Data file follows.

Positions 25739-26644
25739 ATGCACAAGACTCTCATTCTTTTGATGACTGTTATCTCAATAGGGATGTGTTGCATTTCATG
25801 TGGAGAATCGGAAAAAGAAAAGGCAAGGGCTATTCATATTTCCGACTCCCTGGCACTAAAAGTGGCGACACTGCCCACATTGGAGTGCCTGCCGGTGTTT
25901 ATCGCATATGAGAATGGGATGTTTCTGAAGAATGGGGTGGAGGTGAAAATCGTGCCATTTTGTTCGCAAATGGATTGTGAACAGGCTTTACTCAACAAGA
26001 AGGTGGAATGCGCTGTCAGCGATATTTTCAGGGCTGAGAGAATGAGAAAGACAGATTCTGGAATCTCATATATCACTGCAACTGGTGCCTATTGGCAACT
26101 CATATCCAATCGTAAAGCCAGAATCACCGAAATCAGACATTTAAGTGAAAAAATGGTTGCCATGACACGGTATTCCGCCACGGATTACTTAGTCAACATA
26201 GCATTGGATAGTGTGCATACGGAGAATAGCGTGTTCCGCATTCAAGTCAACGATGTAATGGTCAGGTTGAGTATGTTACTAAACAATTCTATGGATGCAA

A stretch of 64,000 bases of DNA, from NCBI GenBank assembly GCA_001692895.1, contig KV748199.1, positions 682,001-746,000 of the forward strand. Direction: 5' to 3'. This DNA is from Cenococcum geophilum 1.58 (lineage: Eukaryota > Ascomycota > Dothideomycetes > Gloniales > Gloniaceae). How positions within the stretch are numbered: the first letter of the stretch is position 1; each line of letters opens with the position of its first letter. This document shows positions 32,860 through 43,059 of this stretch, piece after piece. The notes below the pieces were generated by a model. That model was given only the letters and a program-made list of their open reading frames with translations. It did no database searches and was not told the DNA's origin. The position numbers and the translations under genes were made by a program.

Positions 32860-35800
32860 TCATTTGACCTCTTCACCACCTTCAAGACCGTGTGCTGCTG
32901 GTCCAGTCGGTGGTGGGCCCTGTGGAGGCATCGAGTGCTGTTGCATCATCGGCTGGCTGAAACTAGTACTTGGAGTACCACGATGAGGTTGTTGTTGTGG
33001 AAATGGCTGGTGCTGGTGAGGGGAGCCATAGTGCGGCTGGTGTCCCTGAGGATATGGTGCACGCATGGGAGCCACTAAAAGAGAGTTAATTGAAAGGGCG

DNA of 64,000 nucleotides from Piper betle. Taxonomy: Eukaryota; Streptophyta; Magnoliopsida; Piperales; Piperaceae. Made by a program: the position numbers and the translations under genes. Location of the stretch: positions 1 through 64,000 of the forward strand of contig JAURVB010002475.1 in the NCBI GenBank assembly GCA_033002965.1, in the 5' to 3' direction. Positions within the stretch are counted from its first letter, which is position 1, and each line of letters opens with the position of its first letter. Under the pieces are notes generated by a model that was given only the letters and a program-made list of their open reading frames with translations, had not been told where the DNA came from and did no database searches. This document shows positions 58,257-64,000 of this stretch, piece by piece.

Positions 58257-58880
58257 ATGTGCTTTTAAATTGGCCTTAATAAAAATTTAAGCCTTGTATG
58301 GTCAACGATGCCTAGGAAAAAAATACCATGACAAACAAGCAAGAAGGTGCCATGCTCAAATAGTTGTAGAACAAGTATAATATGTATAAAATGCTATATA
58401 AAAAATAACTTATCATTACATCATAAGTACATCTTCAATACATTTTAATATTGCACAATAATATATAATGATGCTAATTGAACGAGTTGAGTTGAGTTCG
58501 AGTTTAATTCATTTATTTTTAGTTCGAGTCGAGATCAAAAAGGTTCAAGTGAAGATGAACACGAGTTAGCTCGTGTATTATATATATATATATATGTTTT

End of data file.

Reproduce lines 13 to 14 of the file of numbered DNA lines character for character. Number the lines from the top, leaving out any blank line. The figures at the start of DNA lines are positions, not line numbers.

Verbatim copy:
DNA of 64,000 nucleotides from Piper betle. Taxonomy: Eukaryota; Streptophyta; Magnoliopsida; Piperales; Piperaceae. Made by a program: the position numbers and the translations under genes. Location of the stretch: positions 1 through 64,000 of the forward strand of contig JAURVB010002475.1 in the NCBI GenBank assembly GCA_033002965.1, in the 5' to 3' direction. Positions within the stretch are counted from its first letter, which is position 1, and each line of letters opens with the position of its first letter. Under the pieces are notes generated by a model that was given only the letters and a program-made list of their open reading frames with translations, had not been told where the DNA came from and did no database searches. This document shows positions 58,257-64,000 of this stretch, piece by piece.

Positions 58257-58880